Let's talk about mental health

By Daniel Gee   |   Head of Content   |
Sunday 3rd February 2019 6:41 am
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Mental health should be treated as seriously as physical health, a Tynwald report has urged.

The issue of people’s psychological well-being has been hitting the news more recently with the royal family championing mental health charity Heads Together and campaigns like Project 84 starting to help prevent male suicide.

We asked residents whether they think more needs to be done to help those suffering with mental health illnesses.

Verity Almond, 20, from Douglas, thinks generally the discussion and treatment of mental health is a lot better nowadays but there is room for improvement when it comes to the workplace.

She said: ’Inside the workplace there is a struggle with stress-related issues and not enough is done in the workplace to spot it.’

She added: ’I think sometimes boys kind of pass mental health issues off. It’s not a joke to them but more like a "pick yourself up again and get on with it". With girls, we’re a little more emotional.’

Her friend, Charlotte Dougherty, 19, Douglas, agrees that for those working in male-dominated industries it must be ’difficult for them to speak up about it’.

Paul Corrin, 62, from Douglas, had a relative that used the island’s mental health support system.

’The system is good to a degree, but when they got to a certain age they cut adrift on the person asking for help. It was like "that’s it we’ve seen you. We’ve finished with you. It’s up to you if you want to continue".

’I think the system needs more money and facilities, especially for adolescent health. They need centres where the adolescents can meet and communicate. There certainly wasn’t a centre like that when we needed it.’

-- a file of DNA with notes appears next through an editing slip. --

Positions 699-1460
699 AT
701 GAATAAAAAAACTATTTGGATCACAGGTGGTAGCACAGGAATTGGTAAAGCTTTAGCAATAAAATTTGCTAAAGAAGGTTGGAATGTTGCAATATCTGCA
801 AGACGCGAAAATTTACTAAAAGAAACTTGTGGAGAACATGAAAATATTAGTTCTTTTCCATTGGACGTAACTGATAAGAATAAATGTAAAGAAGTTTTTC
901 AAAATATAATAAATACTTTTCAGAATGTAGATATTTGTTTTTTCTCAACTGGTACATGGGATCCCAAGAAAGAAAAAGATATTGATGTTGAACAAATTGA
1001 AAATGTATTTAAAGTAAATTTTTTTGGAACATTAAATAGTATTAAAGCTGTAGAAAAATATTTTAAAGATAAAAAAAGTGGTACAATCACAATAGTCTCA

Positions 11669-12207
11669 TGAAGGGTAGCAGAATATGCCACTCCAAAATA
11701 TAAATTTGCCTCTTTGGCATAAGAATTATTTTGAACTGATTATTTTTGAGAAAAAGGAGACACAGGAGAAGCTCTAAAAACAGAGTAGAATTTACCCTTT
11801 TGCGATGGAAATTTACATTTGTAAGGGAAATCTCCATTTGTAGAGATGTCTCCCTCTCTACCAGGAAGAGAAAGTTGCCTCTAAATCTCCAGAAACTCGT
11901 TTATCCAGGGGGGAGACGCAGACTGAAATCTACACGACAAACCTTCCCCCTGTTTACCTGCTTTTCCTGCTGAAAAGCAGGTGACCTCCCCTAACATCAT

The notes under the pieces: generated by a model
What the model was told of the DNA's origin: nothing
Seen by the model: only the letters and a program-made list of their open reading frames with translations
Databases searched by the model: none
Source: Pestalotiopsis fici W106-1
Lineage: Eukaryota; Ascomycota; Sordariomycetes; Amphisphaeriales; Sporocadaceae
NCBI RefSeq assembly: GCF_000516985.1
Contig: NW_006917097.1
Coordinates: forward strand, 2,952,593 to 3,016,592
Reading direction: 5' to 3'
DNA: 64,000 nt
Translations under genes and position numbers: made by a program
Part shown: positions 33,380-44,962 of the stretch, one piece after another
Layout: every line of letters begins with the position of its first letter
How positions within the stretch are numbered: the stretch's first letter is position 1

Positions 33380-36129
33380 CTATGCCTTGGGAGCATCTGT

Willow Cowin, 17, from Onchan, said she has received support from Child Adolescent Mental Health Service (CAMHS).

’I’ve been able to get the help I need,’ she said. ’It took me a few times to get the right person, but once I did it really helped. The therapist quickly understands within a couple of sessions and I was able to talk about it them. Quite a lot of my friends understand me and they can tell if I’m not okay.’

Fenna Dillon, 19, from Peel, said he knows that he can talk to either Willow or his mum if he was ever feeling low.

’Coming from a male perspective I feel I cannot talk to my friends about it because it’s like "I’m a man I need to sort this out for myself".’

He added that if people don’t have anyone to talk to, they could ’end up bottling it up and then finding something to take it out on’.

Paul Bray, 33, from Douglas, said: ’Where I work it’s very heavily involved in mental health. It’s a big thing in the banking industry this year, which we’re trying to implement.’

He explained that the industry is working to help those with PTSD, grief and other mental health struggles that can be burdened by financial difficulty.

’You get people that don’t want to deal with it.

’At the moment I have a client who is agoraphobic, which means they don’t want to leave the house.

’We’ve got to be patient and be very thorough when showing them how the bank runs.’

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